Ipv6 and DNS
am Imran working in a software development firm. Your
interview with Chandan Menderitta called 'New Addresses
for your Network' in the May issue was very interesting
and informative. It certainly is a good idea to be prepared
in advance for any IP address crunch that may happen.
I have a few queries. Will you respond to them please?
Suppose I connect to an ISP's DNS where all the devices
have IPV4 addresses. What will happen if I send an IPv6
request, how will the DNS resolve the request?
2. Do you think that IPv6 is the complete IP solution?
After around 30 years don't you think we will need an
3. Who has designed IPv6?
am happy that you find the article interesting and informative.
I had forwarded your queries to Chandan, and he has
got back to me with replies.
1. IPv6 has to be end-to-end. If you send an IPv6 query,
it has to be understood by the end station. Since IPv6
uses its own DNS system, the end station and the DNS
server will need to have v6. Though there are possibilities
of having v6-v4 translation mechanisms, one has to make
sure that the DNS server acting from the v6 side should
have the knowledge of the same. For
more information please refer to RFC# 2874 and 3056.
2. The total number of addresses in v6 is 340, 282,
366, 920, 938, 463, 463, 374, 607, 431, 768, 211, 456.
Looking at such a large address space and the history
of IP, one can safely assume that this will be good
enough for the next 30 years.
3. IPv6 is being developed/designed by IETF and they
have various working groups handling different aspects
of v6. You can refer to www.ietf.org/html.charters/ipv6-charter.html
for more on this.
Thanks for writing.
VoIP for every one
'Net calls: There's room for every one' in the May issue
of the Network Magazine was a very informative and well-written
piece. I work at NISIET which is an autonomous body
of the Ministry of SSI, Government of India. It has
a premier training institution and we had conducted
a national level seminar called 'VOIP - Techno-legal
challenges in India' in the second week of June.
We also plan to conduct Post Graduate Diploma courses
on VOIP. I seek your help in locating expert paper presenters,
solution providers, developers and members of faculty.
I will be grateful if you mail me the contact details
of the people who you got in touch when writing the
Dear Mr Prasad,
you for appreciating the article. I hope your seminar
was a grand success. The people I interacted with have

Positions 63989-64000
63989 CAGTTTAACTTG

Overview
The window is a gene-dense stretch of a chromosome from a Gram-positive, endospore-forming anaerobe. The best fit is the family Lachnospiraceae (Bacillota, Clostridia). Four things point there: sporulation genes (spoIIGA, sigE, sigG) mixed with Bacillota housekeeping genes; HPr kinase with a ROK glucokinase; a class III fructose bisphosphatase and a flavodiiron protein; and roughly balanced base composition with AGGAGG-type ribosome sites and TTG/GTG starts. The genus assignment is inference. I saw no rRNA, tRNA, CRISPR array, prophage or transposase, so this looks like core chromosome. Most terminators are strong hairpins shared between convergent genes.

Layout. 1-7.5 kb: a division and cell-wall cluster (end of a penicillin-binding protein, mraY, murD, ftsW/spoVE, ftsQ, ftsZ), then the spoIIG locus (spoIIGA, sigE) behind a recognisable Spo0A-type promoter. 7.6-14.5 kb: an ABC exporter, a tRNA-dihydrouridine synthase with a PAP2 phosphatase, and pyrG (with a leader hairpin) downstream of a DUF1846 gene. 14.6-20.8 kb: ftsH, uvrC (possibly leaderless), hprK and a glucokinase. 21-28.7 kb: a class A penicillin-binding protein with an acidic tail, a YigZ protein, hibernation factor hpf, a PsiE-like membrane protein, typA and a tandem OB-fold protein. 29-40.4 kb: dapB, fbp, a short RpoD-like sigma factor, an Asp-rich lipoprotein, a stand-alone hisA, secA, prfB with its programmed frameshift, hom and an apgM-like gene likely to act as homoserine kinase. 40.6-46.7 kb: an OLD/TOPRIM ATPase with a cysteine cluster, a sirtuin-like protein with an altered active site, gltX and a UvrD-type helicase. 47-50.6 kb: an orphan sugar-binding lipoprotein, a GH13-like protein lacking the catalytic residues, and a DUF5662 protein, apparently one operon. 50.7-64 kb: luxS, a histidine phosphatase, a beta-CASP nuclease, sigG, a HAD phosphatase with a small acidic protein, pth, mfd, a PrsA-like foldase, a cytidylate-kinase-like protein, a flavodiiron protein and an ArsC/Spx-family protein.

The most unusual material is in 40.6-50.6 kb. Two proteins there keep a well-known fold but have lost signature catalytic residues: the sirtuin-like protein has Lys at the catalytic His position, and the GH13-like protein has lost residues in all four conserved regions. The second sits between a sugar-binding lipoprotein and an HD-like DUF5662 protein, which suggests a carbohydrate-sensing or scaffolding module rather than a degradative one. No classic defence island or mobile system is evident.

been quoted in the article. You can let me know if you
want to contact any one among them.
www.ispai.com also lists the contact details of all
3.) Net Calls
Your article 'Net Calls: There's room for Everyone'
in the May issue of Network Magazine is very good. I
have a couple of queries.
In India there are many ISPs that
hope to start IP Telephony services.
International companies like
Net2Phone, DialPad.com, Mediaring.com have also started
similar service. But is it legal for a home user to
use an international card to make overseas calls? Can
a user purchase a calling card with a credit card?
Aastha Network Solution
Dear Mr Mankad,
you for appreciating the article.
Answering to your doubts, Net telephony services are
now offered by most ISPs in India. All these service
providers have tied up with companies like Net2Phone,
DialPad.com, and Mediaring.com. Purchasing these cards
is legal and can be availed by both home and corporate
Using a credit card is perfectly fine because it is
only a payment medium.
Broadband at home
I read your article on Broadband in Network Magazine
May 2002. Your forecast about the future Broadband scenario
was interesting. As a domestic consumer I would like
to know if Broadband can be used in the household for
Internet connectivity. Will it be too costly? Will the
cost of Internet connectivity come down if Broadband
connectivity services become popular?
Dear Dr Raju,
In India, the various forms of Broadband Access for
the home are:
1. Cable (TV)
Fiber Optic Broadband
Cable TV operators in your area may offer Internet access
over the cable connection. The advantage of this method
is that you can use the same connection for both regular
TV and Internet access. It is a cost-effective method
and the costs are mainly for the Cable modem and splitter.
DishNet offers DSL broadband connectivity. The advantage
of this method is that it uses the existing phone line.
Like cable, the costs are mainly for equipment at the
customers premises (the hub and DSL modem).
The third form of Internet access, which is yet to catch
up is fiber optic connectivity. Right now this is not
cost-effective for the home user. So you can explore
the first two options. Speak to the service provider
and ask about the various plans offered. You can also
get this information from the service provider's website.